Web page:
June 23rd may be known in the UK as the anniversary of a certain referendum we shall speak of no further, but here in Spain it’s celebrated as ‘Noche de San Juan’ – Saint John’s Night.
Although it’s named after John the Baptist, the festival has pagan roots and is all about celebrating the arrival of summer. Traditionally, here in Valencia (and in other coastal regions of Spain), it’s spent on the beach and it heavily features the cleansing and purifying elements of fire and water. Indeed, not only is it the one night of the year that you are allowed to make bonfires on the beach, but the council actually hands out firewood so that you can! (For more information, visit Love Valencia in English here or in Spanish here.)
I’d heard a lot about Noche de San Juan, so of course I was curious to go down and see what was going on. Mostly, people celebrate it in groups, with friends or family members, but most of my friends were elsewhere or otherwise occupied, so I ended up going alone.
I’d been told that if you wanted to grab a spot and build a bonfire you should get there early but as a lone observer, I decided to take a more leisurely approach. I didn’t even leave home until gone ten o’clock and although I could have caught the last bus, my lack of enthusiasm for waiting at bus stops kicked in and I decided instead to walk. I’d already looked at the Valenbisi map and although I could have taken a bike halfway or so, the stations nearest to the beaches were all already full. It was a nice evening and I had time on my hands. So off I set.
It took me just over an hour to walk the 6kms across the city and it was noticeable how the streets got busier and busier the closer I got. Even when I first reached the beach, though crowded, it wasn’t noticeably more so than on a normal day. But as I wandered along, the promenade became more and more packed, the queues for the portaloos got longer and longer and the beach itself was a riot of bodies and bonfires.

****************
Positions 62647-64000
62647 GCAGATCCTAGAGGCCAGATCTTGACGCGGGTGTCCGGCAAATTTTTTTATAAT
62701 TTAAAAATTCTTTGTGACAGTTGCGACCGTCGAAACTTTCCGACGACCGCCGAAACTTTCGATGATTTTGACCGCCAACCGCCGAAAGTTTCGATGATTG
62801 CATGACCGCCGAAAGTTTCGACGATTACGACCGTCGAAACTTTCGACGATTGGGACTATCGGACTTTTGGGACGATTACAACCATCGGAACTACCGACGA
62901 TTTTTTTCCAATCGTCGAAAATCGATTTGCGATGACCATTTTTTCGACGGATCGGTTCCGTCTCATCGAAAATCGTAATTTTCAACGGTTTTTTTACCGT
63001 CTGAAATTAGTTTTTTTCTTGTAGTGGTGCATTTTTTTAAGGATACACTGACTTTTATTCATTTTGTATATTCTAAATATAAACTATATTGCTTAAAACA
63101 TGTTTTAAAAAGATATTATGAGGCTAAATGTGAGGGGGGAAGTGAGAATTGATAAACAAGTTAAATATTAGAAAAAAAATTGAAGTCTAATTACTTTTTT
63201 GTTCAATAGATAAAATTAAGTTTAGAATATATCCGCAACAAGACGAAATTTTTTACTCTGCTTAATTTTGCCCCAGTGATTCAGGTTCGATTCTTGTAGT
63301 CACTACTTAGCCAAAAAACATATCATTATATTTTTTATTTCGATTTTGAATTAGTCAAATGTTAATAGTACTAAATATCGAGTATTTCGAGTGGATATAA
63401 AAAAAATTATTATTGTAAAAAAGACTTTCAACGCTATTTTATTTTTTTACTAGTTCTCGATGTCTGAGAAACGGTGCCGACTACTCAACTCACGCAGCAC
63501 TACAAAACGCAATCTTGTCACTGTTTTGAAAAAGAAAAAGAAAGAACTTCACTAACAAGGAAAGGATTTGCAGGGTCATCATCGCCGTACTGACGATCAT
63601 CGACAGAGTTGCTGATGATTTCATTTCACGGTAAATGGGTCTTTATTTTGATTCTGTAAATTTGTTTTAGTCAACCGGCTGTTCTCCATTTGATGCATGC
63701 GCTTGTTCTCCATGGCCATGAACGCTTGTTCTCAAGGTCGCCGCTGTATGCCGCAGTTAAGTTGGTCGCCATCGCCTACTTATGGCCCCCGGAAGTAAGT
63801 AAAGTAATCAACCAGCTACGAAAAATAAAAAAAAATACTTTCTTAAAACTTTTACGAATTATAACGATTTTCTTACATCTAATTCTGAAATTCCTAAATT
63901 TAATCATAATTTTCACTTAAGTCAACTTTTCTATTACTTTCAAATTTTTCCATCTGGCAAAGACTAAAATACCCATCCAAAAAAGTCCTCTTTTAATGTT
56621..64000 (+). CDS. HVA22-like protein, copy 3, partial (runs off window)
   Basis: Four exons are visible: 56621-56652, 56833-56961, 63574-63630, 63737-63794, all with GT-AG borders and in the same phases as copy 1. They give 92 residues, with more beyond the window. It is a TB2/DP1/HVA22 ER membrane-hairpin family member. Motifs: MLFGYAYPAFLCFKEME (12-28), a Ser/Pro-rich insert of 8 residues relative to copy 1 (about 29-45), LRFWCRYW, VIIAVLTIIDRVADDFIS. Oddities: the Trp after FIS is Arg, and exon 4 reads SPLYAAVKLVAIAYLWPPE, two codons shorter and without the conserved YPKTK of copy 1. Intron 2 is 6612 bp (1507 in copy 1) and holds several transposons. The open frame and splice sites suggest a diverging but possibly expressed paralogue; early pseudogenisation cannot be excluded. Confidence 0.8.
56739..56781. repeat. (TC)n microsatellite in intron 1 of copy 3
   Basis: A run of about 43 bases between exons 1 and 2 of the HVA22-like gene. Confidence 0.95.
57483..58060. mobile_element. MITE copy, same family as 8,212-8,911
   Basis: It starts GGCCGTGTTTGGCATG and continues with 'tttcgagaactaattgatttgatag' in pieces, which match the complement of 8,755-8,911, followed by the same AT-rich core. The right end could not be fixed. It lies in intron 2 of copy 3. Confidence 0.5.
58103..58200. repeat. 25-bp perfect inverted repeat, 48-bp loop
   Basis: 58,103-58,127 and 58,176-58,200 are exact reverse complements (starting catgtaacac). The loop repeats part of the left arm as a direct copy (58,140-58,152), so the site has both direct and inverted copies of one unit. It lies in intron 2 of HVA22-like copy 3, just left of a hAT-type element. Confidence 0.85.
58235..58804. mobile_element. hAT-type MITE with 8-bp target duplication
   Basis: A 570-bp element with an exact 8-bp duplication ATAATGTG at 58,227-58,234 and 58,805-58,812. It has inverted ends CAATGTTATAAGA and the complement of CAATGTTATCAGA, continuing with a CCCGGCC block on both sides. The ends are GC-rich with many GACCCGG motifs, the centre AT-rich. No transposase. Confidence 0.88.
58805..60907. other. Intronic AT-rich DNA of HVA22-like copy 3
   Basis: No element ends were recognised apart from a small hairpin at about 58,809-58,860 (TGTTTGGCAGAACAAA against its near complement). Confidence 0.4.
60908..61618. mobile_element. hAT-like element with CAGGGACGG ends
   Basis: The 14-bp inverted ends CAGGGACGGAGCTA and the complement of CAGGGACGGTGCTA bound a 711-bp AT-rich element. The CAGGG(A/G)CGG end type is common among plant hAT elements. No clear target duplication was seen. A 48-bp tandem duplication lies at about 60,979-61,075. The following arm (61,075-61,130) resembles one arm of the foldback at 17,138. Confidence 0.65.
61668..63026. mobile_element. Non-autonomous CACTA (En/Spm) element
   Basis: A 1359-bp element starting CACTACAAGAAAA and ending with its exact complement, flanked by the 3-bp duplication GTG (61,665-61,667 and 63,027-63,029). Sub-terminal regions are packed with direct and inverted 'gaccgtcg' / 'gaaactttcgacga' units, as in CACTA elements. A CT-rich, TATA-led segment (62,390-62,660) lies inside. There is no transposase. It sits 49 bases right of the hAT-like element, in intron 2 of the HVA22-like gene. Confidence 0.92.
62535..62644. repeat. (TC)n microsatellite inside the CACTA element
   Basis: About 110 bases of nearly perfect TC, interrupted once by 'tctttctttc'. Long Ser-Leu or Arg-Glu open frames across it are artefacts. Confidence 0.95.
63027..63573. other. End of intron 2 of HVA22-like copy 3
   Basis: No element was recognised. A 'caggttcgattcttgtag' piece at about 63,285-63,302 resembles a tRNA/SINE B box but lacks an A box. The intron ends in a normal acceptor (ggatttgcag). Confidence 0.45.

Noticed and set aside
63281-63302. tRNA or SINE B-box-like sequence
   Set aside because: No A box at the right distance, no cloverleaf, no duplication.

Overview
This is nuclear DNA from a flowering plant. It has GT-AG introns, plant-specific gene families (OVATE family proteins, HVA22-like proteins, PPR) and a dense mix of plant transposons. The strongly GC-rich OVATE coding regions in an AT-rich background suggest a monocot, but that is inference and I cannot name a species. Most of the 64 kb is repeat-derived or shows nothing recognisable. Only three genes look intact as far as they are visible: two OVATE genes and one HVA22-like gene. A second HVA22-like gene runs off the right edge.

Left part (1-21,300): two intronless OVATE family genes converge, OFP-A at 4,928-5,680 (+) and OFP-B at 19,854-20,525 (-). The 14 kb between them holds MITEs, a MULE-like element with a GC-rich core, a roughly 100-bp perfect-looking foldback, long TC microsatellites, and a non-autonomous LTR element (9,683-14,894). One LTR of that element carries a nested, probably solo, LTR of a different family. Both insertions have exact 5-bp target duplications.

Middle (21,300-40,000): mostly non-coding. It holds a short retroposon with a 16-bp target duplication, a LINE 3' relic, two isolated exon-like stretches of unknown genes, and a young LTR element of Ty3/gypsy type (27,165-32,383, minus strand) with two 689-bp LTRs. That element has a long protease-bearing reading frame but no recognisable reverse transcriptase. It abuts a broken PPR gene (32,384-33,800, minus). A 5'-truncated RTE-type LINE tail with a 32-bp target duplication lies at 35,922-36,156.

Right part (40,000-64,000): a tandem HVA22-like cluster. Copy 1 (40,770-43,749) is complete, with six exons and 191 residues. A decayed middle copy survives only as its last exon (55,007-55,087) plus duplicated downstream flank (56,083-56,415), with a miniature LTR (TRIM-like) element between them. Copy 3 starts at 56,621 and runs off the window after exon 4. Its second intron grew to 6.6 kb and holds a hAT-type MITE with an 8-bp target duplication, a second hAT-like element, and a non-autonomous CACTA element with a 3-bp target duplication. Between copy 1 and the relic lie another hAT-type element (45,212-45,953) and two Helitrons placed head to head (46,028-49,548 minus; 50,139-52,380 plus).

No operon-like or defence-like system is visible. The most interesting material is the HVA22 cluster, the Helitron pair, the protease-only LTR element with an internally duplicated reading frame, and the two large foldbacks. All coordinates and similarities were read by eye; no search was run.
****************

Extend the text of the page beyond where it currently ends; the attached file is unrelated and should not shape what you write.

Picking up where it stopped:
I wandered around, feeling the still warm sand beneath my feet, enjoying the scent of wood smoke and snapping a few pictures of the people and their fires. The sky felt so big, the night so warm, the sea so open. It felt like a real celebration of life and the universe.
Midnight came and I – along with quite a few other people – stood and watched as others headed into the sea to jump over the waves. Tradition states that you should jump seven waves and then jump over the bonfire to ward off bad energy. Plenty of people jumped over the waves, but I only saw a couple jumping over the bonfires, and contented myself with trying not to fall into any by mistake!
Midnight isn’t late by any means on a normal night in Spain, let alone Noche de San Juan. I’m sure many of the people I saw stayed up much later, chatting, drinking, singing and generally enjoying being together on the beach. I took a few more photos and then set off home – opting this time to take advantage of one of the many Valenbisis that were available in the area!
And do you know what? It was a really nice night, full of positive energy. Maybe at some point in the future I might find myself sitting around one of those bonfires, but last night it was just great to be there, to soak up the good vibes and to feel that in my own way, on my own terms, the night was mine.